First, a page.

Click here to listen to Love Dreams
What with the windows misting up in the cold and the street lamps blinking on spitefully early, it’s time to break out the hot, bright music of the Halfway House Orchestra.
Led by Albert Brunies of New Orleans’ legendary Brunies music family, this band cut a couple of dozen masters for Columbia field units between 1925 and 1928, after making their recording debut with a single OKeh release. There’s a lot to like about them: Aside from their obviously terrific musicianship, there’s an almost spooky amount of life and immediacy in the grooves they put down more than 80 years ago — and a poetic, forlorn note just under the sweet, swinging surface.
To launch this blog I’ve chosen a couple of sides in my collection from two of their later sessions. The first, Love Dreams, is propelled by soloing typical of the band’s soft-spoken yet hot style. Rust has the lineup for the first as: Albert Brunies-c dir. / Sidney Arodin-cl / Joe Loyacano-as / Glyn Lea “Red” Long-p / Angelo Palmisano-bj / Chink Martin-bb / Emmett Rogers-d.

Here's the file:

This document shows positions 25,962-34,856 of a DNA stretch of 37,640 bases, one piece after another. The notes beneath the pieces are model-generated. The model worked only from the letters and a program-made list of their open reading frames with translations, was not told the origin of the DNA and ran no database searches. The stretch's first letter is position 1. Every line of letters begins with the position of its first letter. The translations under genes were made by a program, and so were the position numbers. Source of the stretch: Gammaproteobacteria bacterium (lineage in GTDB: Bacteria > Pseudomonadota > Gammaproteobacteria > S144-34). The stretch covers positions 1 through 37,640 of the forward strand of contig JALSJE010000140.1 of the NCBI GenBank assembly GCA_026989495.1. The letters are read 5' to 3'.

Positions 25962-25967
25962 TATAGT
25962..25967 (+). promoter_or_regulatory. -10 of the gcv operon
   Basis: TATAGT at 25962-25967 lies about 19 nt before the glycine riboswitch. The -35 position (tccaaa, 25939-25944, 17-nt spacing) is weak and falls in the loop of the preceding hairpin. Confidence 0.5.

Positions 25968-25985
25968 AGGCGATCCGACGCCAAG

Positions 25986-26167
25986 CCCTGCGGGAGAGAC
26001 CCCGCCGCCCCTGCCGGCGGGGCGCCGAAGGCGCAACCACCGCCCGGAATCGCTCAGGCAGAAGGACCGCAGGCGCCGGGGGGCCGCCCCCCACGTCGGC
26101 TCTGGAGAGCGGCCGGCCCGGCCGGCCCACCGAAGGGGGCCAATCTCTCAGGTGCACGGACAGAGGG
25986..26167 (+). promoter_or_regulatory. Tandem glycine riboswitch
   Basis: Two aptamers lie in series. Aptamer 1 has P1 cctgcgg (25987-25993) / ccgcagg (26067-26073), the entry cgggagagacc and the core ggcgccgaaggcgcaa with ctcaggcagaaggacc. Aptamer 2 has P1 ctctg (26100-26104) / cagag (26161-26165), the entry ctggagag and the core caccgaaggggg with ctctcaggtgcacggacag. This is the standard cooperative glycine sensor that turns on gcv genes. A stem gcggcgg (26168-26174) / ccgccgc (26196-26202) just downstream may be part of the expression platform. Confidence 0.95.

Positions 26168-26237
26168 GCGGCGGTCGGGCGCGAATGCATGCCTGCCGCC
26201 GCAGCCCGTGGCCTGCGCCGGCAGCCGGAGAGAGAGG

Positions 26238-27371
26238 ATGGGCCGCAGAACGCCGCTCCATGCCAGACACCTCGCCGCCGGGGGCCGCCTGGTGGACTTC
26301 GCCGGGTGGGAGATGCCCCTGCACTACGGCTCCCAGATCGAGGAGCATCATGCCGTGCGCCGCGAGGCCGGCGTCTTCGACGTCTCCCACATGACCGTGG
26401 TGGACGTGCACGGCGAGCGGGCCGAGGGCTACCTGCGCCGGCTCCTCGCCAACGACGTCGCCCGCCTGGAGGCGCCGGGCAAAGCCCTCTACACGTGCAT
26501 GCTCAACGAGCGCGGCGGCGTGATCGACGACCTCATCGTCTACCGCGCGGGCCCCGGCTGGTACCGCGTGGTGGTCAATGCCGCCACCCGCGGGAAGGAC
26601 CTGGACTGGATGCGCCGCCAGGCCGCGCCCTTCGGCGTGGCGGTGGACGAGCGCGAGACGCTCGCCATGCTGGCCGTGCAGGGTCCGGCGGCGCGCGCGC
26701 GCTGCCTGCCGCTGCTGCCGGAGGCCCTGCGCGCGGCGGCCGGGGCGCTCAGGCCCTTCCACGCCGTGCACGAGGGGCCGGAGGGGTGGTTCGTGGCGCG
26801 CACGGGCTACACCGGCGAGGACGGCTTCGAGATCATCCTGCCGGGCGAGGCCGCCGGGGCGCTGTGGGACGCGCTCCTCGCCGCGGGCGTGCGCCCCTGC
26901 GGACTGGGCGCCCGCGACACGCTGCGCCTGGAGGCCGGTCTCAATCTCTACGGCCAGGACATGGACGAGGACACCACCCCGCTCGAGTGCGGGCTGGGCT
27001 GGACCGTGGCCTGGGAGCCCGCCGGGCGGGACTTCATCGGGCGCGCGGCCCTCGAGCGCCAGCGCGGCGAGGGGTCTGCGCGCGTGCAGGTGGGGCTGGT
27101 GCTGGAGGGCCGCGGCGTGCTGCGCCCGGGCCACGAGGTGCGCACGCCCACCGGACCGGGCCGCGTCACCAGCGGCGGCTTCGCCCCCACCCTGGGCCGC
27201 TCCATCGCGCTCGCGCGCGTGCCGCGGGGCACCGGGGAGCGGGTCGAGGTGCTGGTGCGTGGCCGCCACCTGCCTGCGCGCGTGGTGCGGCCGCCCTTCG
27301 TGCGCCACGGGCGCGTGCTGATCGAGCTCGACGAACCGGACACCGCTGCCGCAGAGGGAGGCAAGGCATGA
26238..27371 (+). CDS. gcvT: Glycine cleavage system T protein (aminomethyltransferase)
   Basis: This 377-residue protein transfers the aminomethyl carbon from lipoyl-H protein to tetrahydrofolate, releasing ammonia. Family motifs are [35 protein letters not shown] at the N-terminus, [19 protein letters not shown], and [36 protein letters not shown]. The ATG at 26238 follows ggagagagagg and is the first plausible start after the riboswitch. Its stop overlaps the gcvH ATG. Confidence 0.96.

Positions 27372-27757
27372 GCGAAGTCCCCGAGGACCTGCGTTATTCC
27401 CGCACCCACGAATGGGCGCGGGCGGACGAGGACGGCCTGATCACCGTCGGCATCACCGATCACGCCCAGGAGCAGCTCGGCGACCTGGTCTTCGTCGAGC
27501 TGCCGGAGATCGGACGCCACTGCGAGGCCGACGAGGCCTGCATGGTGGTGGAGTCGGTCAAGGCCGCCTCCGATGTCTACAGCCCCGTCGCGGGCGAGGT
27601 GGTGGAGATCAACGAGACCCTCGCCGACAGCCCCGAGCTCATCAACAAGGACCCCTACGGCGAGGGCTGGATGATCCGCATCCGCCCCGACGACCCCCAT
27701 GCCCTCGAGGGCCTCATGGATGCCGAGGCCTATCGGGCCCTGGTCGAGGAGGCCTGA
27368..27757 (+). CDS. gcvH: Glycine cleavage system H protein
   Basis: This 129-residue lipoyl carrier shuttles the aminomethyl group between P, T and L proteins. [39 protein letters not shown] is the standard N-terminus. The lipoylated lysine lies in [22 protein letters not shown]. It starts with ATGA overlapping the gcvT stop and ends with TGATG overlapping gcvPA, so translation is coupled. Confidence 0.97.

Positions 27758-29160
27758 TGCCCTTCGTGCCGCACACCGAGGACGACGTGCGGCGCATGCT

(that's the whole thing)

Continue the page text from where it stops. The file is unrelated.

The second, recorded the next day with the same personnel, but with Martin playing string bass, also carries very fine solos, including some tasteful work by Loyacano and a particularly sly and lovely contribution by Arodin.
Click here to listen to Wylie Avenue Blues
Wylie Avenue Blues is probably the band’s most lusted-after release but copies only grudgingly yield to collectors because, for obscure reasons, it was only released in Australia. I finally got a copy this month after looking around for one for several years, thanks to Australian writer and publisher Peter Stone, who kindly agreed to give his record — with its original sleeve — a new home in Canada. He recalls that his copy was probably tucked away in a batch of 700 records he bagged in Melbourne in the mid-1970s.
A very helpful article about Albert Brunies and the Halfway House Orchestra, by Ate van Delden, can be found at http://www.vjm.biz/new_page_19.htm. A sad update: The band’s namesake chief venue stood for decades in New Orleans at City Park Avenue near the Ponchartrain Expressway, serving as, among other things, the premises of a pest-control company before it was abandoned in 1995. I used to hear from time to time that there were plans to restore the Halfway House to its former glory, but the city of New Orleans demolished the derelict building in 2010.